What PER measures is simply how efficiently a pitcher does his job, and it does so by evaluating three major components:
Percent of Batters Retired: (IP*3)/((IP*3)+Hits+Walks+HBP)
Technically this isn’t an exact percentage. It removes errors from the equation in order to attempt to neutralize the main factor which is out of the pitcher’s control. The (IP*3) portion of the equation generates the number of batters the pitcher should have faced, had his defense held up behind him. For example, if a pitcher throws a 7 innings, allowing 3 hit, 2 walks, and 1 HBP his equation would look like this:
21/(21+3+2+1)= 77.8
Percent of Batters Failing to Score: 1-(ER/BF)
This portion of the formula is a little more straight forward. Only earned runs are included again to neutralize any poor defense of which the pitcher may be a victim.
Percent of Game Pitching: IP/9
A complete game gives a pitcher a full score in this category. I’m sure someone will be quick to point out that a pitcher doesn’t always have the opportunity to pitch nine innings. This is true, and it is a minor flaw in the formula. Unfortunately I haven’t found a way to account for this without manually going through 1,000s of box scores to determine if the pitcher tossed the full amount of innings. Also, I’m not sure if it would be fair to do that even if we could. If a pitcher has a perfect game through 5 innings and the game is called, should that really receive the same score as a nine-inning perfect game?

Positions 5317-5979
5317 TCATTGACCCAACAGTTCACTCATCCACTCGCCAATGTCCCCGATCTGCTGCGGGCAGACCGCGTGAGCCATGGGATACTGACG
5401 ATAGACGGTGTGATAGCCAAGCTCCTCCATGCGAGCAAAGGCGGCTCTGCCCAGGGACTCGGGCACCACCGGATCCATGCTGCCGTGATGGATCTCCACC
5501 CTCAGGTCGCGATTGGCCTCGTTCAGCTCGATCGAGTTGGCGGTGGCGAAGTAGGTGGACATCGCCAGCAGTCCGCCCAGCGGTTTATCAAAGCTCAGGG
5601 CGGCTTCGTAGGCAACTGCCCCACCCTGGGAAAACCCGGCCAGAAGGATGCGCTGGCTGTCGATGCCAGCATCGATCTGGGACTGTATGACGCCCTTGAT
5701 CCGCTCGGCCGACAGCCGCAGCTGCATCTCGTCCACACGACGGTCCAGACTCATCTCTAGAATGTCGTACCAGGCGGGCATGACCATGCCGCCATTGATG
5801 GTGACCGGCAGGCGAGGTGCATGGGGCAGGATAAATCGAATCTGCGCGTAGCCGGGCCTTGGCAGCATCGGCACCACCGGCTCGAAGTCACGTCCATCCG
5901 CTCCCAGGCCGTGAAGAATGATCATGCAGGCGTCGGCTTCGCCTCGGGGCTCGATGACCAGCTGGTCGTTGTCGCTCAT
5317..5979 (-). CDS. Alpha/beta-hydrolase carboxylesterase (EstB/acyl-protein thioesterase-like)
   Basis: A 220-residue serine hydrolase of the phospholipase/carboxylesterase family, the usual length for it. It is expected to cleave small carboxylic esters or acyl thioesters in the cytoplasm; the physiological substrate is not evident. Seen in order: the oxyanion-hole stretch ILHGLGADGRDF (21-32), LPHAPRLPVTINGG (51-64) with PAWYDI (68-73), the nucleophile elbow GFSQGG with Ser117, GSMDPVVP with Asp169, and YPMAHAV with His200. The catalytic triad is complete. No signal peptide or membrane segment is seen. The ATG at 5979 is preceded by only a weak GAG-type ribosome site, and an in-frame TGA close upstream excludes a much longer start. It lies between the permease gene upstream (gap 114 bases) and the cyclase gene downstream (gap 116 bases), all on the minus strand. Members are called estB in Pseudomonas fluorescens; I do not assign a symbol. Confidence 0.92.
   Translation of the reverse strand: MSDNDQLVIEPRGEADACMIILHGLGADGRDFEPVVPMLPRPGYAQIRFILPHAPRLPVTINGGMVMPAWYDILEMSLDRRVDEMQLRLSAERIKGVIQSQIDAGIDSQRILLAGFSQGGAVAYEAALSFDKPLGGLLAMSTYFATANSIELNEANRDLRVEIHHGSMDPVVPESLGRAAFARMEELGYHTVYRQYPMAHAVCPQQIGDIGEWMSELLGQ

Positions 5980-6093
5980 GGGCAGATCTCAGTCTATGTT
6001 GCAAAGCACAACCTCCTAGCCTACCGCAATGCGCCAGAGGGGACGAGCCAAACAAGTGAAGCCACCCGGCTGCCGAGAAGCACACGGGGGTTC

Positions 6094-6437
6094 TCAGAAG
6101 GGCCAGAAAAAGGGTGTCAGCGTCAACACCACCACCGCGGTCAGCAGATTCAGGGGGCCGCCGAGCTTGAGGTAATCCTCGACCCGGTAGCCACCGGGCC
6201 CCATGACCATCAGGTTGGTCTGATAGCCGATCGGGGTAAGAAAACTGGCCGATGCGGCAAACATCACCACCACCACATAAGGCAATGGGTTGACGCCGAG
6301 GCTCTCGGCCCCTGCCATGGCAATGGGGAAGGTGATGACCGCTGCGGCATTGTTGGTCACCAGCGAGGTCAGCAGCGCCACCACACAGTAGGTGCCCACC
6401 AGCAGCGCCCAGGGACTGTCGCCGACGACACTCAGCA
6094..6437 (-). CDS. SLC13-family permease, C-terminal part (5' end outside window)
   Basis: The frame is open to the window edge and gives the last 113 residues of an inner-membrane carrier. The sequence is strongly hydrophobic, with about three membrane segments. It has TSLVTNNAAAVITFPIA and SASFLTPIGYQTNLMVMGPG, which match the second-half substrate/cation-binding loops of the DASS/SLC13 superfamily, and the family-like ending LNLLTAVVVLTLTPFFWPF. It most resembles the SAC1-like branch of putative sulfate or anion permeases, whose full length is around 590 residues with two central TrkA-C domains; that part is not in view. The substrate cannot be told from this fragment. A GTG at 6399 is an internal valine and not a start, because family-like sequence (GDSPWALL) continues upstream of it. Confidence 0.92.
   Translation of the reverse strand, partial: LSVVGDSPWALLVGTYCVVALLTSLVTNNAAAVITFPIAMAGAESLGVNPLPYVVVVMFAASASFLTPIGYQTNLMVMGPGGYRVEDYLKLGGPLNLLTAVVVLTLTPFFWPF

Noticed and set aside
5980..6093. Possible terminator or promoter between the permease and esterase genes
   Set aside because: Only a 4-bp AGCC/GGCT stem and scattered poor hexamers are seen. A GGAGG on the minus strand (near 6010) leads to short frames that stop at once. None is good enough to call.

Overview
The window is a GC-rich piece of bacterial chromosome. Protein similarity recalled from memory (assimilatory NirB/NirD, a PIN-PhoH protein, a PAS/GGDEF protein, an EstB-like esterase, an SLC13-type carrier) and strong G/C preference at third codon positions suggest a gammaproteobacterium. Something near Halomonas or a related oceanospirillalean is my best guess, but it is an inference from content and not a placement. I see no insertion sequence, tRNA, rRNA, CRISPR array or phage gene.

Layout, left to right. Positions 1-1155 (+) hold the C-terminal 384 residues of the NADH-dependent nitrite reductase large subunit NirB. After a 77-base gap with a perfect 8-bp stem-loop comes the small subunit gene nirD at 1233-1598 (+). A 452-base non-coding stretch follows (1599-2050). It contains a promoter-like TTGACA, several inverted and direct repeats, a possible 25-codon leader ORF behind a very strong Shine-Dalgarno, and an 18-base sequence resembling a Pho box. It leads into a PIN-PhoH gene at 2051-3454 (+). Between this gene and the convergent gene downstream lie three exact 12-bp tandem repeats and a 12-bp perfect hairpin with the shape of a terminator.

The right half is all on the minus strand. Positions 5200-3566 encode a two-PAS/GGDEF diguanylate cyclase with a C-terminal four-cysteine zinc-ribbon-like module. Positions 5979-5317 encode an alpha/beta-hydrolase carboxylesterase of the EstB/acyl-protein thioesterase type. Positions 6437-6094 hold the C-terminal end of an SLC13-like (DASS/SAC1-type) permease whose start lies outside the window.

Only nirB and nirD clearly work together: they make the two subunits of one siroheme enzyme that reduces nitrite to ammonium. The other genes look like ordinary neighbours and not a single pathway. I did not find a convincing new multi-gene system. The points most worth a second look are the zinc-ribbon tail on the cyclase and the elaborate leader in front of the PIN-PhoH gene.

You may have noticed that each category will give you a number no greater than 1 (unless a pitcher throws more than nine innings). This allows us to add the three categories together and divide by three giving a score which, except for a few rare occasions, will be no greater than 1.00 – essentially looking like a batting average.
So how does PER look in practice? Here’s a look at the top average PER over the past three seasons (2011-2013) with a minimum of 50 starts.
Clayton Kershaw – .824
Cliff Lee – .818
Justin Verlander – .810
James Shields – .804
Chris Sale – .800
And the worst…
Juan Nicasio – .702
Jeff Francis – .704
Tyler Chatwood – .705
Edinson Volquez – .708
Derek Lowe – .709
And the Indians in that span (min 25 starts)…
Justin Masterson – .761
Josh Tomlin – .752
Corey Kluber – .735
Ubaldo Jimenez – .727
Zach McAllister – .726
Scott Kazmir – .725
Fausto Carmona – .719
Carlos Carrasco – .710
Jeanmar Gomez – .701
Now that you’ve been introduced to the stat, let’s address some questions that you may be wondering about.
Sounds great, but does it have any value as an evaluation tool?